Staff Publications

Staff Publications

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    'Staff publications' is the digital repository of Wageningen University & Research

    'Staff publications' contains references to publications authored by Wageningen University staff from 1976 onward.

    Publications authored by the staff of the Research Institutes are available from 1995 onwards.

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Post-exceptionalism in public policy : transforming food and agricultural policy
Daugbjerg, Carsten ; Feindt, Peter H. - \ 2017
Journal of European Public Policy 24 (2017)11. - ISSN 1350-1763 - p. 1565 - 1584.
Exceptionalism - ideas - institutions - interests - policy change - policy legacies

Framing the special issue on the transformation of Food and Agricultural Policy, this article introduces the concept of post-exceptionalism in public policies. The analysis of change in agri-food policy serves as a generative example to conceptualize current transformations in sectoral policy arrangements in democratic welfare states. Often these arrangements have been characterized by an exceptionalist ideational framework that legitimizes a sector’s special treatment through compartmentalized, exclusive and producer-centered policies and politics. In times of internationalization of policy-making, increasing interlinkage of policy areas and trends towards self-regulation, liberalization and performance-based policies, policy exceptionalism is under pressure to either transform or give way to (neo-)liberal policy arrangements. Post-exceptionalism denotes a partial transformation of exceptionalist ideas, institutions, interest constellations and policy instruments. It reflects the more complex, open, contested and fluid nature of contemporary policy fields that nevertheless still maintain their policy heritage. Discussing stability, the authors distinguish between complementary and tense post-exceptionalism.

What hat are you wearing? On the multiple roles of fishery scientists in the ICES community
Dankel, D.J. ; Stange, K. ; Nielsen, K.N. - \ 2016
ICES Journal of Marine Science 73 (2016)2. - ISSN 1054-3139 - p. 209 - 216.
common fisheries policy - credibility - fishery management - fishery science - institutions - legitimacy - science-policy interface - stakeholder participation - transparency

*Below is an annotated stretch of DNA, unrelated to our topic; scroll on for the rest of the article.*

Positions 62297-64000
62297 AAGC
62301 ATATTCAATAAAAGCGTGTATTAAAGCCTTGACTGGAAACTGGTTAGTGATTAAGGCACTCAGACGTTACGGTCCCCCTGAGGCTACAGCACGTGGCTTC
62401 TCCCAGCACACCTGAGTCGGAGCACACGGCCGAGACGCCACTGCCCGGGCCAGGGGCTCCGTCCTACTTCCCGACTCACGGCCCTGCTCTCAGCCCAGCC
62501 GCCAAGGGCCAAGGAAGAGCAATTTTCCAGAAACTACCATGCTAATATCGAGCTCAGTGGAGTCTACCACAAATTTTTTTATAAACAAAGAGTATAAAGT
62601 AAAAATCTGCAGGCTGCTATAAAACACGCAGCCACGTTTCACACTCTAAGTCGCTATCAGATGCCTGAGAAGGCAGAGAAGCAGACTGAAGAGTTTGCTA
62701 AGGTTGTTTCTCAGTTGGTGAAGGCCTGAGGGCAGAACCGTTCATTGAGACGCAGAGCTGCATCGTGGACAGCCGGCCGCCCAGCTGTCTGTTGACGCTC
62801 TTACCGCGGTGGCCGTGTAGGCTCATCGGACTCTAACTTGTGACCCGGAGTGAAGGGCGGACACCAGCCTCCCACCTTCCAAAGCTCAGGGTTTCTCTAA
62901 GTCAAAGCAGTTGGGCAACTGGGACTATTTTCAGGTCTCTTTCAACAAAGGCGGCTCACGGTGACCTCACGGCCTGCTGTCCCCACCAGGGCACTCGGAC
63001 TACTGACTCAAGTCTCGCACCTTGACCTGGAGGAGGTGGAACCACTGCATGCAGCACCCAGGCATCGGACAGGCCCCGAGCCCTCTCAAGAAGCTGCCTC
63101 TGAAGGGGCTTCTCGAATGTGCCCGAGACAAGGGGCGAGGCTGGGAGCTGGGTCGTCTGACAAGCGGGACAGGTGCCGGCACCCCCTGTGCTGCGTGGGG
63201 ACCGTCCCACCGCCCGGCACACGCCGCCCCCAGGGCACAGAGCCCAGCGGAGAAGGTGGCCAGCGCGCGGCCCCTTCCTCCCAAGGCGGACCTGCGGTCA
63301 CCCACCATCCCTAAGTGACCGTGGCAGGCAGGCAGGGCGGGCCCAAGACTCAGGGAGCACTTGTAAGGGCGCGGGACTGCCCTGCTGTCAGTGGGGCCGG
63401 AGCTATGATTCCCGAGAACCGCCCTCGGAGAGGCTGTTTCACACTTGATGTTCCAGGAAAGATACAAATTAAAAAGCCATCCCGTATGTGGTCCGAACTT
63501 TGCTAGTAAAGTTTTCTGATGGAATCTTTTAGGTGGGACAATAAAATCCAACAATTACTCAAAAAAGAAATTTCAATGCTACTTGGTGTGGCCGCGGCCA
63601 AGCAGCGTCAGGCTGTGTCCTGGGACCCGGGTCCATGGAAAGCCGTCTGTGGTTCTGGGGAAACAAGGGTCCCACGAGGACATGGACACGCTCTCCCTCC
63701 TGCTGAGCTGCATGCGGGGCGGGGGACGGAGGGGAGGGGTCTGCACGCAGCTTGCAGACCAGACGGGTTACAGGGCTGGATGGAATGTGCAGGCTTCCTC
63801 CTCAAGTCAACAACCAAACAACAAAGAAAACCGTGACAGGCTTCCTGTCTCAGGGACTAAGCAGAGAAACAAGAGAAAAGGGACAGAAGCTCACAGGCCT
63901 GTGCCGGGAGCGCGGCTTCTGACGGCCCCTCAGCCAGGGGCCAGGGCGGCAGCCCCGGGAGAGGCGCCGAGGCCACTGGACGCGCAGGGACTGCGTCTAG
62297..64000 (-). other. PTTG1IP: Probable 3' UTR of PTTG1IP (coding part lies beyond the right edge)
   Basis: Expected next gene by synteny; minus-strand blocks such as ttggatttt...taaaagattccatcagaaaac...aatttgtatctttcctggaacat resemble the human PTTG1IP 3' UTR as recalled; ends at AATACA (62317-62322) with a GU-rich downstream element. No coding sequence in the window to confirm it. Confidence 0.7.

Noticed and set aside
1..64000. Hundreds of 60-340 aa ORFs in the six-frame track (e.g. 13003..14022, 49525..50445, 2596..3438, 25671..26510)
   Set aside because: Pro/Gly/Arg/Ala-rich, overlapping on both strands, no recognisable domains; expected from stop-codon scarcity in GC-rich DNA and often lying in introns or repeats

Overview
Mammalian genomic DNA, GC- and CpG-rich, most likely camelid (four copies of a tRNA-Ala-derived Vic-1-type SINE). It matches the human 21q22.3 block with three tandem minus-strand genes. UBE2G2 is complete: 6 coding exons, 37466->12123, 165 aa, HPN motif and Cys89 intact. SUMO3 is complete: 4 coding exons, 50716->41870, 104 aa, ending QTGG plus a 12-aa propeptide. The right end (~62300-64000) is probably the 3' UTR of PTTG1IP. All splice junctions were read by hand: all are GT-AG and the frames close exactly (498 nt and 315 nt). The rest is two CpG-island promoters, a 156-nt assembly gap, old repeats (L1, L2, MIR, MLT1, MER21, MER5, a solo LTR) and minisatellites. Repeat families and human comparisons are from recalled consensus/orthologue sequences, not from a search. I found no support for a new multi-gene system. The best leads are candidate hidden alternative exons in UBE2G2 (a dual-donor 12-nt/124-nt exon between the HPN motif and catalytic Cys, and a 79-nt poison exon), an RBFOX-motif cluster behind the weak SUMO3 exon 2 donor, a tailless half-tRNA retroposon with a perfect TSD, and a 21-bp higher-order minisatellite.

Trends towards a more participatory agenda in policy-relevant science imply that the roles and work tasks of scientists become more multifaceted. In Europe, the increased use of multiannual plans creates a need for fishery scientists to contribute with their expertise in a wide variety of situations. We identify and characterize four roles for scientists as developers, reviewers, judges, and messengers in arenas where management plans are produced and evaluated. Using examples of producing and evaluating management plans for pelagic fish stocks in Europe, we present different scientific roles and how they may intertwine. The examples illustrate that fishery scientists increasingly interact with advisory councils and industry stakeholders when performing roles as developers and messengers. The roles as reviewers and judges are typically affiliated with evaluation processes carried out under the auspices of the marine science and advisory organization International Council for the Exploration of the Sea (ICES). While it may be difficult to separate the roles in practice, we argue that it must be emphasized to be aware of their different requirements to ensure that scientific credibility is not compromised. By asking the question “What hat are you wearing?”, we encourage individual fishery scientists, their employers, and ICES as a network organization of expertise to reflect on roles, affiliations, mandates, and possible consequences of wearing different “hats”.
Skill selectivity in transatlantic migration : The case of Canary Islanders in Cuba
Juif, Dácil - \ 2015
Revista de Historia Economica - Journal of Iberian and Latin American Economic History 33 (2015)2. - ISSN 0212-6109 - p. 189 - 222.
human capital - institutions - Latin America - migration - numeracy

The skill composition of European migrants to the New World and their contribution to the human capital and institutional formation in destination countries are popular topics in economic history. This study assesses the skill composition of 19th century transatlantic migrants to Cuba. It finds that nearly half of the European immigrants originate from the Spanish province of the Canary Islands, which displays the lowest literacy and numeracy rates of Spain. Even within this province, those who left belonged to the least skilled section of the population. By promoting the influx of a cheap and poorly educated white workforce that replaced African slaves on their sugar estates, large landowners in Cuba contributed to the perpetuation of high economic, political and social inequality.

Performance of participatory forest management in Ethiopia: institutional arrangement versus local practices
Ayana, A.N. ; Vandenabeele, N. ; Arts, B.J.M. - \ 2015